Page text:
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Advice on tutors

(8 Posts)
FantasyAndHope Thu 01-Mar-18 15:17:05

Dd is currently doing alevels final year in English lit (ocr) history (ocr) R.S (ocr) she is at a point where her grades are not declining nor decreasing just staying the same
Dd does not struggle content or knowledge wise it is the structure of her essays that she struggles with
Any tips/advice on tutors? How to choose one? Are uni students helpful?

chocolateworshipper Fri 02-Mar-18 11:58:42

Hi Fantasy.

Might be worth looking on a website like this one so at least you can see reviews of each tutor.

I have no experience of using a uni student, but I would imagine it could work well as their experience of A levels is so recent. Best of luck x

catslife Fri 02-Mar-18 15:46:04

You could also try This site enables you to contact tutors directly without having to pay for their contact details.
There is advice on choosing a private tutor on the Good Schools Guide.
For English Lit i would want to make sure that a student (or adult) tutor had experience of the actual books your dd is studying as different schools and exam boards may choose different options.
Changes in syllabus could mean that a student tutor has done the old syllabus so their experience could be less relevant even though they have studied the subject recently.

Nettleskeins Fri 02-Mar-18 18:25:45

Hi Fantasy I've used TutorHunt quite successfully (small price for contact details) although you have to check quite carefully through the reams of tutors on offer. I've found two really excellent local tutors through them (but they are usually youngish) You can specify those with teaching experience and then check they have taught approximations of your syllabus. One of ds's wasn't a classroom teacher but a professional tutor so good at detail 1:1, but not interested in teaching a whole class which can be a different skill set.
BlueTutors only send Oxbridge or Imperial tutors, I found the distance and hence the cost more offputting - but one tutor from there was great, but they suggested a few that were not right, on paper, at all. Again youngish, c 25 or under. You also have to remember that a very brilliant graduate might not be so good at giving you technique and not have any interest in exam criteria, possibly might overegg the information.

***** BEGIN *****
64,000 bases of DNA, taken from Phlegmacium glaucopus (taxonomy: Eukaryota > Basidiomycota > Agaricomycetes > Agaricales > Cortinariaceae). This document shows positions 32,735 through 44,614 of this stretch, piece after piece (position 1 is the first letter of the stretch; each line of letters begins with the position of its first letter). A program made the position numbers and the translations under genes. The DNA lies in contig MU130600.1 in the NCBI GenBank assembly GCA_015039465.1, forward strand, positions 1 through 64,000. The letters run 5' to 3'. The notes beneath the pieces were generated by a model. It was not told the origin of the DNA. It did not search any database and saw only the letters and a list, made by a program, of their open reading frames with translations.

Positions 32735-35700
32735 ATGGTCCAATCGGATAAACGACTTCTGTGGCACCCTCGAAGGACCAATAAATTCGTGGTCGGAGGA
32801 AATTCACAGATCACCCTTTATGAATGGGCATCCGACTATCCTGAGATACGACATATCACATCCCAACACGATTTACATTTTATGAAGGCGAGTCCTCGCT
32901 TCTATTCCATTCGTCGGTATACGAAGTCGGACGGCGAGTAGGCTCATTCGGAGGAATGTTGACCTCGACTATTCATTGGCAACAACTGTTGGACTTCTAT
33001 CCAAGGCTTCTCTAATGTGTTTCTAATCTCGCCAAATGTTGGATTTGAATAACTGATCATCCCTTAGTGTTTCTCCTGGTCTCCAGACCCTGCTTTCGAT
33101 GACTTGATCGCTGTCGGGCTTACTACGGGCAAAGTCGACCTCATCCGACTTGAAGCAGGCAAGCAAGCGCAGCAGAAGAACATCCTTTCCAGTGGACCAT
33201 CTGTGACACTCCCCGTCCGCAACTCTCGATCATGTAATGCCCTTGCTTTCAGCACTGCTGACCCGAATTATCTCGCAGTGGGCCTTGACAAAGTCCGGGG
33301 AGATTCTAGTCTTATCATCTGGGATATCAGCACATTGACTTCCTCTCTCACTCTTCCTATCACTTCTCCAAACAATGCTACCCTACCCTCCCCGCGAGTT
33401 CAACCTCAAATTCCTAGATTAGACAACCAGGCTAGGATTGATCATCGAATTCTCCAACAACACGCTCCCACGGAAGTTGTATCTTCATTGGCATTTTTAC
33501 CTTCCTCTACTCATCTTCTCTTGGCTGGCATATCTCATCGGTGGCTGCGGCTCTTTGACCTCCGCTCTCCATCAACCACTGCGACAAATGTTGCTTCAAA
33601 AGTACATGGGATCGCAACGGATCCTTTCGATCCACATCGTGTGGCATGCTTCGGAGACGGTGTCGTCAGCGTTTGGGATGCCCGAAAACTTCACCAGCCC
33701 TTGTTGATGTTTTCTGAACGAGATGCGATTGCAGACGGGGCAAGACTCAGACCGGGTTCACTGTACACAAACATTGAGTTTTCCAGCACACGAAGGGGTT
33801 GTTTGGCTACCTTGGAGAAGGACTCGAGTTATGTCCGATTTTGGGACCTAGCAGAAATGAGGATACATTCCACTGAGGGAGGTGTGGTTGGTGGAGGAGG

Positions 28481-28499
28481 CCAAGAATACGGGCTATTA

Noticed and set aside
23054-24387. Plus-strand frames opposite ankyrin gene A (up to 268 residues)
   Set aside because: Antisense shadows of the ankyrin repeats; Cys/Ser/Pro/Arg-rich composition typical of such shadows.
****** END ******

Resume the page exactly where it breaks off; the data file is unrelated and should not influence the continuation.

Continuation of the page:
Fleettutors were no good at all, very expensive and inflexible. I feel the big bespoke tutoring agencies are for people without a clue where to start but don't necessarily give you any better choice than choosing through personal profiles yourself.

evenstrangerthings Mon 05-Mar-18 23:07:59

When scanning the tuition websites I usually look for people who are examiners. They tend to have have direct and recent experience of how to maximize marks in exams and are often experienced teachers who can pinpoint gaps in students' knowledge. A Uni student wouldn't offer these skills, even if they are an Oxbridge student.

hmmwhatatodo Sun 11-Mar-18 23:35:49

I had a university student to give my son some quite last minute revision help. I wasn’t expect much from a student (I couldn’t afford to pay £40 minimum for a teacher). I was pleasantly surprised with her and she was really helpful. I’ve also had a teacher who knew her stuff but would just fail to turn up and then abandoned us a couple of months before the exam (said she had to go back home due to family issues but surely she could have let me know). We also went to see a qualified English tutor once and she really horrible and unfriendly, I didn’t feel at all comfortable with her and she acted like she was going to be doing us a huge favour (despite charging £40 an hour). I was desperate for someone who knew the syllabus though so my son went for 2 lessons and didn’t learn anything , said she just kept scrolling through stuff on the internet and asking if he had covered this and that. He then turned up for the next lesson to find no one was home. She eventually replied to my texts asking what was happening to let me know that she had moved and ‘sorry about that.’ As you can see, my experience of searching for tutors hasn’t been great. I also find it infuriating to see students at or from oxford or Cambridge charging £70 an hour when they have no actual teaching experience!

Nettleskeins Mon 12-Mar-18 09:36:19

Blue Tutors (Oxbridge graduates) make them do some sort of 2 day teaching induction before they start! I suppose not a PGCE but better than nothing!

user150463 Mon 12-Mar-18 10:30:39

Blue Tutors (Oxbridge graduates) make them do some sort of 2 day teaching induction before they start! I suppose not a PGCE but better than nothing!

I don't think 2 days is worth anything.

These tutor agencies misuse the Oxbridge name. An Oxbridge graduate has no experience in teaching - and no detailed knowledge of different exam boards/marking schemes etc.

I am an Oxbridge educated academic with over twenty years of HE experience. I don't consider myself particularly well qualified to tutor for A level exams - which rely heavily on "keywords" in answers to get the required marks - as I have never marked A level exams. So even though I do have the teaching skills - and could indeed pinpoint the gaps in knowledge - somebody with actual experience of teaching/marking A levels would be way better than me, even if they didn't have an Oxbridge degree.

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